SEA OTTERS AND COASTAL ECOSYSTEMS: USING MODELS TO EXAMINE TRADE-OFFS AND MANAGEMENT ALTERNATIVES
Edward Gregr
Thursday, April 12 @ 7:30 pm
Ecolodge Classroom at the Tofino Botanical Gardens
$5 at the door

Sea otters continue to recolonize coastal British Columbia at the expense of invertebrate fisheries and coastal communities. What are the trade-offs between ecosystems with and without sea otters? How can we estimate them? This interdisciplinary talk will introduce the models available to answer such questions, and evaluate various aspects of the changing coastal ecosystem, including how these changes impact the benefits people obtain from coastal waters. The potential for local sea otter management to increase both the abundance of coastal resources, and their accessibility to local communities, will also be discussed.

Edward Gregr is a Ph.D. Candidate in Resource Management & Environmental Studies (RMES) at the University of British Columbia. As part of a large, multi-disciplinary study (Coastal Ecosystem Services amongst Trophic Cascades) to investigate the changing ecosystem on the west coast of Vancouver Island  (WCVI) in British Columbia, Canada, his work focuses on the development of spatially explicit models of representative ecosystem services, and how they are influenced by various management scenarios.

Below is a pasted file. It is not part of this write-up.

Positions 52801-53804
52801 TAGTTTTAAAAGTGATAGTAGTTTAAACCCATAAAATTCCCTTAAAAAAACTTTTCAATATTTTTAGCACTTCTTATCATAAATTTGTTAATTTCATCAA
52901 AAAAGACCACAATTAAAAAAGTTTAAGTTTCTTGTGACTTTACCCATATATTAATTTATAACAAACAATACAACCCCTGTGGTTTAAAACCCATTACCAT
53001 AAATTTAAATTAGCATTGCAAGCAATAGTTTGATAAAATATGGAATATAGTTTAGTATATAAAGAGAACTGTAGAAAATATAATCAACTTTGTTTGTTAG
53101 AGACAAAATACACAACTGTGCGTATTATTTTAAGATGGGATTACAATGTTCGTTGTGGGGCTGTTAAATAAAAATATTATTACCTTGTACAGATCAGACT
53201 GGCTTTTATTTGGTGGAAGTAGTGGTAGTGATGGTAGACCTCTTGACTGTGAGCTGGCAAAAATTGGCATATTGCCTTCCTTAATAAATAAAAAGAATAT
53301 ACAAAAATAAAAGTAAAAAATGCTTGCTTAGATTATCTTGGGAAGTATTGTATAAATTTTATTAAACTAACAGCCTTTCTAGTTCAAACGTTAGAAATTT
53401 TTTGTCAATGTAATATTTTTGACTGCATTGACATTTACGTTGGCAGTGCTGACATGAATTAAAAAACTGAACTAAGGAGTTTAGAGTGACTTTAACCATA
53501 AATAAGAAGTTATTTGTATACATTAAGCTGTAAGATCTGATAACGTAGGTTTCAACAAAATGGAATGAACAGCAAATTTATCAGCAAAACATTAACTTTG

BIRDS OF THE WEST COAST:  A LOOK AT NATURAL HISTORIES AND DIVERSITY IN TOFINO
Mark Maftei
Friday, April 27 @ 7:30pm
Darwin's cafe at the Tofino Botanical Gardens
$5 at the door

The west coast of Vancouver Island consists of several unique habitats which collectively host one of the most diverse avian communities in Canada. From old-growth forest dwellers like the Pacific Wren to open ocean wanderers like the Black-footed Albatross, from year-round residents like the Black Oystercatcher to trans-continental migrants like the Western Sandpiper, the remarkable birds of this region reflect the richness and complexity of the overlapping marine and terrestrial ecosystems along our coast. The talk will serve as an introduction and overview to the relationship between birds and their environment, with examples of the amazing adaptations and life histories of some of the species which call the west coast home!

Mark Maftei’s passion for seabirds has taken him around the globe, from Ellesmere Island in the Canadian High Arctic to South Georgia Island in the Southern Ocean. Although he specializes in Arctic species, Mark’s recent work has focused on learning more about some of BC’s most interesting and enigmatic seabirds including rhinoceros and Cassin’s auklets - two species which breed and winter in our waters. Mark is currently the Executive Director of the Raincoast Education Society in Tofino, BC.